November 2009: The original language of the Senate bill appeared to commit the US to the concept of harmonization of our food and supplement safety laws with a global standard, the Codex Alimentarius. The global standard is very likely to reflect European standards, which are extremely hostile to dietary supplements. ANH-USA was able to get the bill amended so that it no longer requires the development of a plan to harmonize with Codex; now the bill calls for a plan “on whether and how” to harmonize.
April 2010: Still concerned that the inclusion of Codex language in the bill could be used to support future US harmonization with Codex standards on dietary supplements, ANH-USA succeeds in getting new language that specifically exempted dietary supplements from US harmonization with Codex. In addition, while we did not work on this aspect of the issue ourselves, we were very pleased to see that supplements were also exempted from the “hazard analysis and risk-based preventive controls” section of the bill.
September 2010: Noting that the Senate’s version of the bill didn’t have the extra-harsh penalties of the House bill, Sen. Leahy introduced a new bill, the Food Safety Accountability Act, or FSEA (S. 3767), which used language similar to that found in the House bill. Even worse, the bill would not necessarily hold accountable a company that tainted a product, even on purpose, if this type of adulteration occurred before the product was sold by a distributor. So much for “accountability.”
Once again, ANH-USA and its allies acted quickly and mounted a protest, and succeeded in getting the Leahy bill amended so that it would no longer be possible to use the bill’s language to send a supplement producer to jail for ten years just for citing legitimate science.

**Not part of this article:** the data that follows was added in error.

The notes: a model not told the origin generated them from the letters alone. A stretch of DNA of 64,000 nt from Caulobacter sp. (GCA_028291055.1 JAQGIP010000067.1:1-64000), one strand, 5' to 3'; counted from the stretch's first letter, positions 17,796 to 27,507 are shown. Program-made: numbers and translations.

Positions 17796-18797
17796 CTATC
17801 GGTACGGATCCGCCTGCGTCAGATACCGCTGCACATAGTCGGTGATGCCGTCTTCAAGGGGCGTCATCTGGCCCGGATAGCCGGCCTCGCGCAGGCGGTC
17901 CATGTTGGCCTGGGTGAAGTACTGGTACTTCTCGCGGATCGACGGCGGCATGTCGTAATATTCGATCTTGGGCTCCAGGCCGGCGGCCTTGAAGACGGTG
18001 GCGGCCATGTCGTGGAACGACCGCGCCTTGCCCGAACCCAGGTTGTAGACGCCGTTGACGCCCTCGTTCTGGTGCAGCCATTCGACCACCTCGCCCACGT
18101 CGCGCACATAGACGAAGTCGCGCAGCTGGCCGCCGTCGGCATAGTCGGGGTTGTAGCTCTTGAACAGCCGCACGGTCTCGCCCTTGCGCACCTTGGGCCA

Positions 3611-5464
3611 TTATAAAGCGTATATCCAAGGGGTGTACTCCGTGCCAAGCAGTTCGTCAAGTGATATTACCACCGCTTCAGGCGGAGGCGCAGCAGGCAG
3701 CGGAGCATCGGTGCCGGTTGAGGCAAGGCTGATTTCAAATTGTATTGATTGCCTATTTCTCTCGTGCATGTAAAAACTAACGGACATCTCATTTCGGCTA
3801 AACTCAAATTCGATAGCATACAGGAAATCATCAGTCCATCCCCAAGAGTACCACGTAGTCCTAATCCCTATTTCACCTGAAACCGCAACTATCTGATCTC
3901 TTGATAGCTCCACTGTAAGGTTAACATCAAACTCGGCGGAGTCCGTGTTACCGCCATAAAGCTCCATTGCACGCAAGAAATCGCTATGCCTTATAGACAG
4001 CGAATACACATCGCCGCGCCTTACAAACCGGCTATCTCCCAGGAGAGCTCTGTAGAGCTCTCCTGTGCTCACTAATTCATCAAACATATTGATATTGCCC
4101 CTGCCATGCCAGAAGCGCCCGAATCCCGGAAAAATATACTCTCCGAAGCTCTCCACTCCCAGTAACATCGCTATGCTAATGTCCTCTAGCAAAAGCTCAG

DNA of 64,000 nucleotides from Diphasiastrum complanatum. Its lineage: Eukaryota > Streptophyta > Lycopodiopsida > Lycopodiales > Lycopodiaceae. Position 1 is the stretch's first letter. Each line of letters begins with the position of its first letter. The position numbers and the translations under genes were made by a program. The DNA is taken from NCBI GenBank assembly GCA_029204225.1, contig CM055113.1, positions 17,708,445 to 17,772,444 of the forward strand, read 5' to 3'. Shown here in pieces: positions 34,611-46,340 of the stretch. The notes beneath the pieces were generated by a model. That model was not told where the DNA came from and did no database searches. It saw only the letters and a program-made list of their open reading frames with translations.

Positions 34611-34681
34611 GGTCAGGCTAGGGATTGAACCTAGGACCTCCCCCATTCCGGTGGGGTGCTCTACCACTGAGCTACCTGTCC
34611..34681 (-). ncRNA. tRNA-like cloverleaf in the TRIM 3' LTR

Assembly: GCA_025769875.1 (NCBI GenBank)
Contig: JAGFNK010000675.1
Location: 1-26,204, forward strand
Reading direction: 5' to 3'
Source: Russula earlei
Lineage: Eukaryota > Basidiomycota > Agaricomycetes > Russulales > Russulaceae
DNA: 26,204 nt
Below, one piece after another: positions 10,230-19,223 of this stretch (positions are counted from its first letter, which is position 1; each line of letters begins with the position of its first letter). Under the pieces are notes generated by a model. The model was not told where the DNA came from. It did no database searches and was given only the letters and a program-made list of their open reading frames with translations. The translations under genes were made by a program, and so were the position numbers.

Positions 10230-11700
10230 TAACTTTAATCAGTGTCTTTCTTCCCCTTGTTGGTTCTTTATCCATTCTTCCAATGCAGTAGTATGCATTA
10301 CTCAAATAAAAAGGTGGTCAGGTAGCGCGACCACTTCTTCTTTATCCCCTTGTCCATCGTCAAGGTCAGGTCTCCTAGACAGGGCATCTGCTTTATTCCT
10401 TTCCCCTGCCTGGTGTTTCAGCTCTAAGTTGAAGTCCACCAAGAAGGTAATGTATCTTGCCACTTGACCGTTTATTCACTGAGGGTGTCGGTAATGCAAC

November 2010: One of the Senate bill’s big sticking points was how it would affect small farmers and food producers. Some small-farm and organic food advocates warned that the legislation would destroy their industry under a mountain of paperwork. Working with the natural health community, ANH-USA succeeded in winning inclusion of an amendment from Sen. Jon Tester (D-MT), which exempts from some of the bill’s provisions any producers with less than $500,000 a year in sales who sell most of their food locally.
Still concerned about the language in the Leahy bill, we kept up the pressure, and thanks to all the phone calls, letters, and email messages that you sent to your senators, we were told that the FSEA language would be kept out of S. 510 entirely.
In addition, the House agreed that if the Senate’s bill passed, the House would accept the Senate’s version in place of its own. The House bill was far, far worse, and contained the ten-year jail terms—so this meant that ten-year jail terms should not be in a final Food Safety bill.
On November 30, the Senate bill passed 73 to 25, and sent it on to the House for approval.